ZHANG XIAOGANG (B. 1958)
ZHANG XIAOGANG (B. 1958)
ZHANG XIAOGANG (B. 1958)
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ZHANG XIAOGANG (B. 1958)

Bloodline: Big Family No.8

Details
ZHANG XIAOGANG (B. 1958)
Bloodline: Big Family No.8
signed, dated and signd in Chinese 'Zhang Xiaogang 1996' (lower right)
oil on canvas
149 x 189 cm. (58 5⁄8 x 74 3⁄8 in.)
Painted in 1996
Provenance
Collection of the artist
Galerie de France, Paris
Acquired from the above by the present owner in 1997
Literature
Galerie de France (ed.), 4 Points de Rencontra, exh. cat., Paris, 1996 (illustrated, p. 34).
H. Zhuan (ed.), Zhang Xiaogang 1981-2014, Chengdu, Sichuan Art Publisher, 2016 (illustrated, p. 406).
Exhibited
Paris, Galerie de France, 4 Points de Rencontra. Chine, 28 November 1996 - 25 January 1997.

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Jacky Ho (何善衡)
Jacky Ho (何善衡) Deputy Head of Department

Lot Essay

‘We really do live in a ‘big family.’ In this ‘home’ of ours, we have to learn how to deal with all kinds of ‘bloodlines’—ties of family affection, of society, of culture. Given our various ‘inheritances,’ the concept of ‘collectivism’ has worked its way deep into our consciousness, creating a psychological complex that is difficult to escape.’——Zhang Xiaogang

Painted in 1996, Bloodline: Big Family No.8 is part of Zhang Xiaogang’s epoch-defining Bloodline: Big Family series which is highly regarded as the monumental emblem that not only marks the pinnacle of Zhang’s art as a painter but also asserts the maturity of Chinese contemporary art. As art historian Li Xianting once stated, ‘The Big Family series, from 1993 to the present, represents not just Zhang Xiaogang's period of artistic maturity, but a certain maturity in Chinese contemporary art as well.’ (X. Li, ‘Zhang Xiaogang: The miniature artist of Chinese contemporary art, and his miniature portraits of Chinese’, CAFA Art Info, 21 December 1988). Following the notable presentation at The Other Face: Three Chinese Artists at the 46th Venice Biennale in 1995 that launched the series on a global stage, the present work is an exemplar that epitomises Zhang’s painterly prowess that reached new maturity while continuously probes into the realm of socialist that defines an unforgettable era.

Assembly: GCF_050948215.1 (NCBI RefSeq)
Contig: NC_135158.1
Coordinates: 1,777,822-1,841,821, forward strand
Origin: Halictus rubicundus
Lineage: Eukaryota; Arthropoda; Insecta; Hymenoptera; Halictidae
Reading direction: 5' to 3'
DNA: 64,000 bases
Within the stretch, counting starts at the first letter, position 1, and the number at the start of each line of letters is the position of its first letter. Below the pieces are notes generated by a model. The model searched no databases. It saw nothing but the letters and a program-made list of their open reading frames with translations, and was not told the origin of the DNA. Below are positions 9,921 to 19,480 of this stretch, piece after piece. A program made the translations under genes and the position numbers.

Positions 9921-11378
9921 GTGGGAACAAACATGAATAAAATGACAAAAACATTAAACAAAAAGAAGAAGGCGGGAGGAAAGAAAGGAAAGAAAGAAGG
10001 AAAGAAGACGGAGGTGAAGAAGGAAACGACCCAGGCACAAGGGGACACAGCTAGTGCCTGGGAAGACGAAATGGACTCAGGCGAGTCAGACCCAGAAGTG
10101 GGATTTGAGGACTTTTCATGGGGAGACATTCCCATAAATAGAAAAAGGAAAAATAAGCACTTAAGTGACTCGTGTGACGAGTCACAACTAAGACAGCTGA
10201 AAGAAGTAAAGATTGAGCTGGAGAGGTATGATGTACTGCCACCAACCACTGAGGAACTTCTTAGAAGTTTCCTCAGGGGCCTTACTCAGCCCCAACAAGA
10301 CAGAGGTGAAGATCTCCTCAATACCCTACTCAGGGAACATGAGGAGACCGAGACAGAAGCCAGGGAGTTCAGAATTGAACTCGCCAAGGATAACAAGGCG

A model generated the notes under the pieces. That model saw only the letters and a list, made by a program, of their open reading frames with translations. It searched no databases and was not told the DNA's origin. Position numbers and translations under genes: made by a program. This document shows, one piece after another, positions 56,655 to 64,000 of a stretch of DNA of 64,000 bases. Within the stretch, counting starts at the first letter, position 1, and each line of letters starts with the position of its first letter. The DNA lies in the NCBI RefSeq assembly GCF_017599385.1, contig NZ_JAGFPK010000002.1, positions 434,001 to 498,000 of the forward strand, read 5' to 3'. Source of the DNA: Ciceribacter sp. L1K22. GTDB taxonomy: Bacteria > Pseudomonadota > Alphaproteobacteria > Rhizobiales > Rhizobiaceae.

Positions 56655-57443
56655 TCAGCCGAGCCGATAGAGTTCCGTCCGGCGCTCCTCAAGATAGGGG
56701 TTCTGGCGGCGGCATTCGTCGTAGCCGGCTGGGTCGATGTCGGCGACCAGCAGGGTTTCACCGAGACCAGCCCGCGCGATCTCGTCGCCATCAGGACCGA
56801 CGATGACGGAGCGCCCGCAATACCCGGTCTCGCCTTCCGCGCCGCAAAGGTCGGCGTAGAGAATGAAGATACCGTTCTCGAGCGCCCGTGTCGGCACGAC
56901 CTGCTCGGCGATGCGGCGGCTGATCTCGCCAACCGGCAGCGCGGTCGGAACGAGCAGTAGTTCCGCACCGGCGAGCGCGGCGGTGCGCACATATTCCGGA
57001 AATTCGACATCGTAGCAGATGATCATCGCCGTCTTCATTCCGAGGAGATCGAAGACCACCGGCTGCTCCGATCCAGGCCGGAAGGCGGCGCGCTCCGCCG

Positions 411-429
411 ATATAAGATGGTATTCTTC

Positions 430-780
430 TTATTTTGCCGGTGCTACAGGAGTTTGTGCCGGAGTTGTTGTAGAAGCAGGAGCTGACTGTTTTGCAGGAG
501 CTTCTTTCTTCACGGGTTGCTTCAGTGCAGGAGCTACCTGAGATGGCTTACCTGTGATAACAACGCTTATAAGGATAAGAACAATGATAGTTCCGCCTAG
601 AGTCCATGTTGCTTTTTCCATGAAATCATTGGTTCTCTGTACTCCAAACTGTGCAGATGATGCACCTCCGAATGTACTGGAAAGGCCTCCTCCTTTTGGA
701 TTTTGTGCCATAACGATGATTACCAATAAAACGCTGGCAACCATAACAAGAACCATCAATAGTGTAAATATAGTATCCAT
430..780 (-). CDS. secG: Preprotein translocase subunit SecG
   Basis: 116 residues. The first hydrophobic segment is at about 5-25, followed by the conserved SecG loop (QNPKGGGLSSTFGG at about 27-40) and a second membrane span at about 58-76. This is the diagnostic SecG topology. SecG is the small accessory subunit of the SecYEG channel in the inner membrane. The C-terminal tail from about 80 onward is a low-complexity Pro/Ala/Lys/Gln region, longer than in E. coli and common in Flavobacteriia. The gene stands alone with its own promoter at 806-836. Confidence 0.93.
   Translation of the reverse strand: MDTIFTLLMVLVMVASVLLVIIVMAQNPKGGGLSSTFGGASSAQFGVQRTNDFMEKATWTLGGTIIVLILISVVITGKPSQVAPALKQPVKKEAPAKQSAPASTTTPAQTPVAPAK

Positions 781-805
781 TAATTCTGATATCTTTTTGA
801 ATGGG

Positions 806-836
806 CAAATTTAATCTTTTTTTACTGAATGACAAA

Spanning six feet wide, Bloodline: Big Family No.8 captures three figures dressed in Zhongshan suits in family portraiture—a typical three-member setting of the series. Suffused in melancholic and muted monochrome tint, these figures appear to be austere, indifferent, and expressionless. Zhang deliberately strips away any individual facial features of these figures through his feathery brushstroke, turning the presence of these individuals into a conceptual and unified imagery that, essentially, underlines the collective consciousness of the era. Developed over a decade since 1993, the series was inspired by the old family photographs from the Cultural Revolution that Zhang came across after his trip to Europe in 1992. As the artist explains, ‘I was beginning to understand that along with the weighty historic background behind those standardised family portraits, the strong sense of formulaic polish was what deeply moved me. It is an ideal of beauty in Chinese folk culture that has a long tradition. Such a concept can be seen in their attempt to leave individual personalities ambiguous or to call something “full of poetic connotations” as a neutral sense of aesthetic. Moreover, a family portrait is supposed to be a collection of visual symbols that are private to its members. Yet, in this format, it is standardised and ideologised’ (X. Zhang, quoted in ibid.)

‘The family is a mirror of society, and the act of questioning the meaning of family entails a probing of the relationship between collectivist ideology and individual experience.’——Mami Kataoka

Graduated from the prestigious Sichuan Fine Arts Institute in the early 80s, Zhang was trained under the influence of Western art history and aesthetics which formulated a more expressive and primitive style in his early years. 1992 is considered a pivotal year for Zhang where he travelled to Europe for the first time and notably encountered the photo-paintings of Gerhard Richter presented at the Documenta IX. Zhang realised the vocabulary of Western Expressionism would never aptly capture the more reserved and modest quality of Chinese sentiment. He began to elicit all traces of brushstroke in his painting and painted his canvas layer after layer of very thin paint to create a translucent porcelain quality in which the sense of mottled, faded old photos is evoked. Zhang employs what could be described as a Chinese mode of expression—using subtle elements that strike straight to the emotional core of the culture and society he belongs. Its complex emotional undercurrents lie beneath the smooth and pristine pictorial plane where solemnity and distance surfaced.

It remains unclear whether the three figures in Bloodline: Big Family No.8 belong to the same family by birth. Yet they are no double part of the big revolutionary family within the socialist system where they are inseparable. The red filaments that linger and crawl on the figures like blood vessels allude to family relations, or the fragility of these obligated ties that bind them. The colour yellow holds an important metaphorical meaning in Zhang’s oeuvre. While the colour recalls Van Gogh’s portrayal of light and life, it also evokes the royal power in Chinese tradition. Zhang integrates these meanings into his subject matters to evoke the possibility of the new generation. In the present work, the central female figure is painted in vibrant yellow while the others have the same warm hue cast partially on their faces like natural light. This natural light from an unknown source is perhaps a trace of the outside world, and projects hope for the future generation.

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